Optical fibers can carry so much more data than copper wires or other signal-carrying devices that they are coming into more widespread use within individual electronic appliances such as desktop computers as well as in loner-distance communication lines. In addition to the fiber itself, an optical fiber communication system includes opto-electronic components at each end of the fiber to convert between optical signals and electronic signals. For example, a transmitter that provides optical signals to a fiber may comprise a light-emitting diode (LED) or a laser diode such as a vertical-cavity surface-emitting laser (VCSEL) or edge emitting laser. A receiver that receives optical signals from a fiber may comprise a photodetector such as a semiconductor photodiode. An opto-electronic platform is a mechanical coupler that ensures efficient optical communication between an optical fiber and an opto-electronic component. An opto-electronic platform in combination with an opto-electronic component may be referred to as an opto-electronic engine. Efficient coupling of a fiber to a component requires precise alignment of the fiber with the component. Opto-electronic engines commonly require active alignment of the fiber and the component. Other opto-electronic engines employ high-precision molded parts. Pairs of MT-ferrule guide pins are commonly used to mate an opto-electronic engine to a corresponding MT ferrule carried by the optical fiber.
BRIEF DESCRIPTION OF THE DRAWINGS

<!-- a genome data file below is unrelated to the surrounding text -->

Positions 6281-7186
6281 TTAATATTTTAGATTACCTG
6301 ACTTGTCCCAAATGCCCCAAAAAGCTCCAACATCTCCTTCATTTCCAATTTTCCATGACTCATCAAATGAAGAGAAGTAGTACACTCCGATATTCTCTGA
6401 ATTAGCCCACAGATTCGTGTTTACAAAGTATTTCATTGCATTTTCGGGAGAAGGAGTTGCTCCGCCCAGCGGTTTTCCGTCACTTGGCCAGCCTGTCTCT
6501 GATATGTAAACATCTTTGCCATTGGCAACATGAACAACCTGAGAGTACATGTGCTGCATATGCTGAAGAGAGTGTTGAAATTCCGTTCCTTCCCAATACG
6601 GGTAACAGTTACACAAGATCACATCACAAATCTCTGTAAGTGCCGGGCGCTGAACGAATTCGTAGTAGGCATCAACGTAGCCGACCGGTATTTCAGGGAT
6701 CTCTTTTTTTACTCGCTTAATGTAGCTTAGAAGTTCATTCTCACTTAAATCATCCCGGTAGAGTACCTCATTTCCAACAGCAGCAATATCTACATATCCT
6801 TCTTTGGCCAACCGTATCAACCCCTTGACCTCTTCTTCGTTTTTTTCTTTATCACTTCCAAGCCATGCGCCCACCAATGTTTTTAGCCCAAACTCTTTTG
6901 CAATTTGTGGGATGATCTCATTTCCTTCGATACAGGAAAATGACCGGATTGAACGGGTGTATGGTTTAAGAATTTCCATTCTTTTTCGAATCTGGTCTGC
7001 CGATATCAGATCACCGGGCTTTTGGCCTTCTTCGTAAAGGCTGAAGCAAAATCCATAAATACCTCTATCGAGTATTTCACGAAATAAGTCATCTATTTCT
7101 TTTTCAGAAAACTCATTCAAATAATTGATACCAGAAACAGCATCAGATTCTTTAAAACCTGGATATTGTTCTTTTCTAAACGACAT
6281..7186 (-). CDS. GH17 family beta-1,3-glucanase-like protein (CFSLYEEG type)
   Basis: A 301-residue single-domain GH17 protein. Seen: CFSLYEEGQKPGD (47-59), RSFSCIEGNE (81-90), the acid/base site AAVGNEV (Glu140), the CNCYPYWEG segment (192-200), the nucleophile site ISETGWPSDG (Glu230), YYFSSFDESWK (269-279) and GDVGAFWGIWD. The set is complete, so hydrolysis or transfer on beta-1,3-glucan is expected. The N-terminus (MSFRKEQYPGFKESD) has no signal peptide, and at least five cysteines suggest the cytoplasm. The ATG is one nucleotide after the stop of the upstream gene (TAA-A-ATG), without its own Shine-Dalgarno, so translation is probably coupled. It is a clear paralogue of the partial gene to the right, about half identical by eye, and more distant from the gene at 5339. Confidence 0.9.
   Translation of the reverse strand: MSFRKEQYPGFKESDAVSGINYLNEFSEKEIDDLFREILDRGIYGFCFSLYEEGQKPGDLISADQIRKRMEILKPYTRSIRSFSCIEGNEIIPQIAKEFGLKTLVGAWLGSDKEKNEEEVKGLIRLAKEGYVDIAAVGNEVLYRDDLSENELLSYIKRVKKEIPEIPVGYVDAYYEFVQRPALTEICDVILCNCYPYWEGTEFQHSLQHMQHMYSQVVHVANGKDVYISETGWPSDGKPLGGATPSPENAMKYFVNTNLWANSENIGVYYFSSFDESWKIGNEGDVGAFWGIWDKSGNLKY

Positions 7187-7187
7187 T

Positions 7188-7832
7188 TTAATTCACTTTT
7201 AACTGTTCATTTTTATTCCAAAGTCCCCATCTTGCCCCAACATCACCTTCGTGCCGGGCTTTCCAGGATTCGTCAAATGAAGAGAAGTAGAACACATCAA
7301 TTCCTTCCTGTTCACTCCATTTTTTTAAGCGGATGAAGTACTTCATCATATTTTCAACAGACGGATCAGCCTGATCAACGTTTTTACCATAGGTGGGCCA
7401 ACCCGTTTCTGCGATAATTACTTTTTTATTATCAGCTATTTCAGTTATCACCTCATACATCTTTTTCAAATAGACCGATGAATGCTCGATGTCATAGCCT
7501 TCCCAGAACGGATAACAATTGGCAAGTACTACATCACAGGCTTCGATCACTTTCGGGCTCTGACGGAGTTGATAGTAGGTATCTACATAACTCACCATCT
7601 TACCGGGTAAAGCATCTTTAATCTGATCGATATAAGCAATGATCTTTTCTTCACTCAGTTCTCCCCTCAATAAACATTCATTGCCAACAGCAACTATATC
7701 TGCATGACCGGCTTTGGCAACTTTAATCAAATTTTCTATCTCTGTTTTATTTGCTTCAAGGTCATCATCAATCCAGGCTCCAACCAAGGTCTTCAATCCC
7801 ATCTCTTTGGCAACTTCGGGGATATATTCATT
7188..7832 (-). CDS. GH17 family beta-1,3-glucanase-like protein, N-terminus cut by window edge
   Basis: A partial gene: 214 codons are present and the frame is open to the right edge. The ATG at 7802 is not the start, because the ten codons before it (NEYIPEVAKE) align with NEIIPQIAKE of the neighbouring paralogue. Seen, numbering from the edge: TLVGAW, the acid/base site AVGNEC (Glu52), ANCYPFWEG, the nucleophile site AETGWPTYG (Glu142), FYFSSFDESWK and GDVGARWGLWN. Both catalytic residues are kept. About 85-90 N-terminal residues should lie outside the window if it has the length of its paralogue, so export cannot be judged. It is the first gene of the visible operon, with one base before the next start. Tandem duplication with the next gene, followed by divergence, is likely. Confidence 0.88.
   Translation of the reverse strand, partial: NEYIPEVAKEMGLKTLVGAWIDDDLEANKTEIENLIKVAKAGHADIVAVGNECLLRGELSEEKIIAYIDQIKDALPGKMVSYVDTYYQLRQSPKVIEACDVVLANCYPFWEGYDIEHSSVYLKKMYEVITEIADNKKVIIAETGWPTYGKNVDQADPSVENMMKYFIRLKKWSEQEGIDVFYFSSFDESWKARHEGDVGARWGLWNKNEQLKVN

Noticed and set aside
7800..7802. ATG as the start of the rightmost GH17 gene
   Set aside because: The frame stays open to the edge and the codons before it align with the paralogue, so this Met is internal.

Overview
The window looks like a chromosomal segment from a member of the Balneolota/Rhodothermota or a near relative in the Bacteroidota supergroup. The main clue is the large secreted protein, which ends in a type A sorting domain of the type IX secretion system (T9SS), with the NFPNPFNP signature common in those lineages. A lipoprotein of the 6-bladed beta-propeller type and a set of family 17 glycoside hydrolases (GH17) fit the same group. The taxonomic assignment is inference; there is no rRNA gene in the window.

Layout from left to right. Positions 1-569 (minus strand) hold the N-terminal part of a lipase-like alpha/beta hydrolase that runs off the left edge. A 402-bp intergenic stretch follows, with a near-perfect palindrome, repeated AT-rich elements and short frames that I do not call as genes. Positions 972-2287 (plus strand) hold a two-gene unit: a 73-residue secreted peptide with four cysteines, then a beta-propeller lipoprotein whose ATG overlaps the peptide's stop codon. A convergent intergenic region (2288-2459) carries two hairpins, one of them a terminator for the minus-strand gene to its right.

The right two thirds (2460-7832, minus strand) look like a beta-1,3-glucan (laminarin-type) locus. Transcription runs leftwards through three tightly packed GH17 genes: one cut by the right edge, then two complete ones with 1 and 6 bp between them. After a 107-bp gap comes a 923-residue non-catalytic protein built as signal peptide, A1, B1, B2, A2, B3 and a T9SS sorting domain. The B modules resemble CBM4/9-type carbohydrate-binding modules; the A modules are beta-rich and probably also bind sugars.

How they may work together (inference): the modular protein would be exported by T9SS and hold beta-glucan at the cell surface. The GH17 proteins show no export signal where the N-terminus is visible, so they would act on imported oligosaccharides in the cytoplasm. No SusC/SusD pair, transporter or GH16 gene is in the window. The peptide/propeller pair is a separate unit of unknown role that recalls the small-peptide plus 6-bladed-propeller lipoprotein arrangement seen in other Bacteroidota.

The drawings illustrate principles of the invention by example. The drawings are not to scale.
 FIGS. 1-5 are flowcharts depicting methods of fabricating glass-silicon wafer-stacked opto-electronic platforms according to various examples.
 FIGS. 6A, 6B, 6D-6H, and 6J-6L are sectional views, and FIG. 6C is a bottom view, of stages in fabricating a glass-silicon wafer-stacked opto-electronic platform according to an example.
 FIGS. 7A-7D are sectional views of stages in fabricating a glass-silicon wafer-stacked opto-electronic platform according to another example.
 FIGS. 8A-8F are sectional views of stages in fabricating a glass-silicon wafer-stacked opto-electronic platform according to another example.
 FIG. 9A is a sectional view of a glass-silicon wafer-stacked opto-electronic platform according to an example.
 FIG. 9B is a detail ala portion of FIG. 9A.
 FIG. 10 is a top view with two cross-sections of a glass-silicon wafer-stacked opto-electronic platform according to an example.
 In the drawings and in this description, examples and details are used to illustrate principles of the invention. Other configurations may suggest themselves. Parameters such as voltages, temperatures, dimensions, and component values are approximate. Terms of orientation such as up, down, top, and bottom are used only for convenience to indicate spatial relationships of components with respect to each other, and except as otherwise indicated, orientation with respect to external axes is not critical. Some known methods and structures have not been described in detail in order to avoid obscuring the invention. Methods defined by the claims may comprise steps in addition to those listed, and except as indicated in the claims themselves the steps may be performed in another order than that given. Accordingly, the invention may be practiced without limitation to the details and arrangements as described. The invention is to be limited only by the claims, not by the drawings or this description.
 Cost is a major source of concern when applying optoelectronic engines in computer communication applications. Much of the cost results from the need to actively align lenses and fibers with their associated opto-electronic components and from the use of high-precision components. There is a need for a less expensive way to efficiently couple optical fibers with opto-electronic components.